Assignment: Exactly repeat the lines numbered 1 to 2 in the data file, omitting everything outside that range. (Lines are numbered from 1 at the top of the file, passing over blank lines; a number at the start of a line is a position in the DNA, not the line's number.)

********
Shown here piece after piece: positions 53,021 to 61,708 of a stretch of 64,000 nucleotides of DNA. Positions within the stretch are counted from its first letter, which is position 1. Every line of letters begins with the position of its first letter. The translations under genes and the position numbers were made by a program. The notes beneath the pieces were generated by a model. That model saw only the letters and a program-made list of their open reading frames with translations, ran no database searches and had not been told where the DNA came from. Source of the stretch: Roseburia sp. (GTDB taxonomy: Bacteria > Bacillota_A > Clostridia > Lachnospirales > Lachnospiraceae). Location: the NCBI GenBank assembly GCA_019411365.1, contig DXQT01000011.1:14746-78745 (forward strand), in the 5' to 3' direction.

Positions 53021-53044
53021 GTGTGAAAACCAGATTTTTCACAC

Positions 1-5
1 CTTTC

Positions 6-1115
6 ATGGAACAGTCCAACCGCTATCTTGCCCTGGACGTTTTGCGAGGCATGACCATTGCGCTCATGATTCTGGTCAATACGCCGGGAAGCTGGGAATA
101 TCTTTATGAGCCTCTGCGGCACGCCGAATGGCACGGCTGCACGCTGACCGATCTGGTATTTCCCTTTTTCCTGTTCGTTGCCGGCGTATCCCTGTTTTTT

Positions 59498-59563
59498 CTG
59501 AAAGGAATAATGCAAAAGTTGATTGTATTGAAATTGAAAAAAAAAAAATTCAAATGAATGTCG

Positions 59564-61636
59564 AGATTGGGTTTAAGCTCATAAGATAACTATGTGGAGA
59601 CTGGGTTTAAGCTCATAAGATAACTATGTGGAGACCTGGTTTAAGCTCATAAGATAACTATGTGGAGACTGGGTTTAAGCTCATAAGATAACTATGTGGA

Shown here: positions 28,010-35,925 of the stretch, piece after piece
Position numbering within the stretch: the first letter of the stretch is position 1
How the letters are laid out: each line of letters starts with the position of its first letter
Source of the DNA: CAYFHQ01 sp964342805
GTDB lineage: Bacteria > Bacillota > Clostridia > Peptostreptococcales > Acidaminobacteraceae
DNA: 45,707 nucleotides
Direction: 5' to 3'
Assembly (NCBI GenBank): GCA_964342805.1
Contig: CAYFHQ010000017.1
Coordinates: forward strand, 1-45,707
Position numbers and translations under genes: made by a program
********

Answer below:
Shown here piece after piece: positions 53,021 to 61,708 of a stretch of 64,000 nucleotides of DNA. Positions within the stretch are counted from its first letter, which is position 1. Every line of letters begins with the position of its first letter. The translations under genes and the position numbers were made by a program. The notes beneath the pieces were generated by a model. That model saw only the letters and a program-made list of their open reading frames with translations, ran no database searches and had not been told where the DNA came from. Source of the stretch: Roseburia sp. (GTDB taxonomy: Bacteria > Bacillota_A > Clostridia > Lachnospirales > Lachnospiraceae). Location: the NCBI GenBank assembly GCA_019411365.1, contig DXQT01000011.1:14746-78745 (forward strand), in the 5' to 3' direction.

Positions 53021-53044